Like other Brassicas, mustard seeds contain plentiful amounts of phytonutrients called glucosinolates. The seeds also contain myrosinase enzymes that can break apart the glucosinolates into other phytonutrients called isothiocyanates. The isothiocyanates in mustard seed (and other Brassicas) have been repeatedly studied for their anti-cancer effects. In animal studies—and particularly in studies involving the gastrointestinal tract and colorectal cancer—intake of isothiocyanates has been shown to inhibit growth of existing cancer cells and to be protective against the formation of such cells.
Mustard seeds emerged with then food ranking system as an excellent source of selenium, a nutrient which that has been shown to help reduce the severity of asthma, decrease some of the symptoms of rheumatoid arthritis, and help prevent cancer. They also qualified as a good source of magnesium. Like selenium, magnesium has been shown to help reduce the severity of asthma, to lower high blood pressure, to restore normal sleep patterns in women having difficulty with the symptoms of menopause, to reduce the frequency of migraine attacks, and to prevent heart attack in patients suffering from atherosclerosis or diabetic heart disease.
Mustard seeds also qualified as a very good source of omega-3 fatty acids and manganese as well as a good source of phosphorus, copper, and vitamin B1.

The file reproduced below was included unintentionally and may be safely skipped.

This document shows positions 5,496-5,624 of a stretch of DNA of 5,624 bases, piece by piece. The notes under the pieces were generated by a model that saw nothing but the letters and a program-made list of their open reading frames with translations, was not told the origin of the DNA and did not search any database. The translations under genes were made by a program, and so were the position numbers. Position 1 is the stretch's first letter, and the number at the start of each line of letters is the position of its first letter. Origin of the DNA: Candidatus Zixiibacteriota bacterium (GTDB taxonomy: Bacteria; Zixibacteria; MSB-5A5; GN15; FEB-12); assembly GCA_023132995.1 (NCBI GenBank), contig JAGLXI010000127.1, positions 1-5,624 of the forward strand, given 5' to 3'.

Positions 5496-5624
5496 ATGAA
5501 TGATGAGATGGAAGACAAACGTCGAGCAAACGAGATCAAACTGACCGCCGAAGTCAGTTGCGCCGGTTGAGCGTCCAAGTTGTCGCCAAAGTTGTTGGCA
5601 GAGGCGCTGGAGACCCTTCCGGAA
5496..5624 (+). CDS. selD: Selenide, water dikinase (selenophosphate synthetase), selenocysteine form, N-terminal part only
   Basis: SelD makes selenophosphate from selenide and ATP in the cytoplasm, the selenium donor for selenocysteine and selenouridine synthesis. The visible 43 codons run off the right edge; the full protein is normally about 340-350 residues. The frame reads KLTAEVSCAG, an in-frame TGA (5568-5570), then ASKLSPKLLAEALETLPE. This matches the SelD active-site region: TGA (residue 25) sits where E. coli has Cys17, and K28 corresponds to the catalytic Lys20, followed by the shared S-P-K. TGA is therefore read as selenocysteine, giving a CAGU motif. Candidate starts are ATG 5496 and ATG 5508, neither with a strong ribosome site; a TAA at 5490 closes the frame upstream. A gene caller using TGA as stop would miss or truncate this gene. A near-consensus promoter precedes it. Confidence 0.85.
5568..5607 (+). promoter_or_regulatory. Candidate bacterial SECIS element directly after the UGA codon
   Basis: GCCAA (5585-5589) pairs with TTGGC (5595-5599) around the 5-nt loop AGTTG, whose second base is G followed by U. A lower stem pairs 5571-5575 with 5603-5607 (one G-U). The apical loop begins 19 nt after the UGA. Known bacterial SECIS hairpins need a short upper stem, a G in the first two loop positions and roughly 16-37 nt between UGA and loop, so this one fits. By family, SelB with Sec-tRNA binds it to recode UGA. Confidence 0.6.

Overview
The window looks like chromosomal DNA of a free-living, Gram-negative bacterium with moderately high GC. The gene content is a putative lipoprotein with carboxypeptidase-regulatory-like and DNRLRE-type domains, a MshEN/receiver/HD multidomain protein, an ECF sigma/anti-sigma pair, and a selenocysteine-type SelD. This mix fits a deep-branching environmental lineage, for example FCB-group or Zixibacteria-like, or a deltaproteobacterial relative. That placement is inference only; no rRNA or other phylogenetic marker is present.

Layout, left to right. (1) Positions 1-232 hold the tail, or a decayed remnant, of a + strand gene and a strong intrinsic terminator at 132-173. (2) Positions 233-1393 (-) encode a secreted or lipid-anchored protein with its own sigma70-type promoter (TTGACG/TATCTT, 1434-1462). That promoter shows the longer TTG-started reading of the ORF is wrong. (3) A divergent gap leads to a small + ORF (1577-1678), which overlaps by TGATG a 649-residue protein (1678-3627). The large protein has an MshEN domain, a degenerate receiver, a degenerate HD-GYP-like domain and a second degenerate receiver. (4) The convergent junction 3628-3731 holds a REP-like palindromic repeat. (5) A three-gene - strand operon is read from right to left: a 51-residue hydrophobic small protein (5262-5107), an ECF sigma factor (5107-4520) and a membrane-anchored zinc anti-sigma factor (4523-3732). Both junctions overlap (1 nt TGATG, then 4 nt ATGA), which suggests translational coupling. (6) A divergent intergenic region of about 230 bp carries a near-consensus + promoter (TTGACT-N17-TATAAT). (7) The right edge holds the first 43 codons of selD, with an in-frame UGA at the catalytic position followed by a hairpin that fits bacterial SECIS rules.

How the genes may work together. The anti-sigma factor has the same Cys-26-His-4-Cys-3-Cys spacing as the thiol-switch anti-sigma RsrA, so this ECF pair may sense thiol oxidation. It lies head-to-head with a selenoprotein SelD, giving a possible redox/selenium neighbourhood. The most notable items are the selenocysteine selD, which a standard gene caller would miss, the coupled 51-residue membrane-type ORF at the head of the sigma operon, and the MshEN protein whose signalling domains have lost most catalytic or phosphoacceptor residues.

Mustard seeds are sold either whole or as a ground powder.
Even through dried herbs and spices are widely available in supermarkets, explore the local spice stores in your area. Oftentimes, these stores feature an expansive selection of dried herbs and spices that are of superior quality and freshness compared to those offered in regular markets. Just like with other dried spices, try to select organically grown mustard seeds or powder since this will give you more assurance that the herbs have not been irradiated.
Mustard powder and mustard seeds should be kept in a tightly sealed container in a cool, dark and dry place. Prepared mustard and mustard oil should both be refrigerated.
Dredge chicken breast in prepared mustard and whole mustard seeds and bake.
Add some Dijon mustard to your favorite vinaigrette dressing.
Make a delicious cold millet salad by combining the cooked and cooled grain with chopped scallions, baked tofu cubes, garden peas and mustard seeds. Dress with lemon juice and olive oil.
Marinate salmon fillets in a combination of Dijon mustard and white wine.
Combine prepared mustard with honey and the seasonings of your choice to make a pungently sweet dipping sauce.
Add a collage of taste and color to rice by sprinkling some brown, black and white mustard seeds on top
2 wild salmon fillets
8 oz asparagus
1 tablespoon garlic infused olive oil
sea salt to taste
freshly ground pepper to taste
2 tbl whole grain mustard
Preheat oven to 400 degrees and line a rimmed baking sheet with parchment paper.
Put the salmon on one end of baking sheet and asparagus on the other end. Drizzle asparagus with olive oil and toss to coat. Season with salt and pepper to taste. Spread mustard on top of salmon.
Bake until salmon is cooked through and asparagus starts to caramelize but is still crisp, about 10 minutes. Serve with lemon.